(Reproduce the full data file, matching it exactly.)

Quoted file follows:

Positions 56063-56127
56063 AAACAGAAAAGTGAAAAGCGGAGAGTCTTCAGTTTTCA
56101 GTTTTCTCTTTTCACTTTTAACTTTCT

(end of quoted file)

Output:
Positions 56063-56127
56063 AAACAGAAAAGTGAAAAGCGGAGAGTCTTCAGTTTTCA
56101 GTTTTCTCTTTTCACTTTTAACTTTCT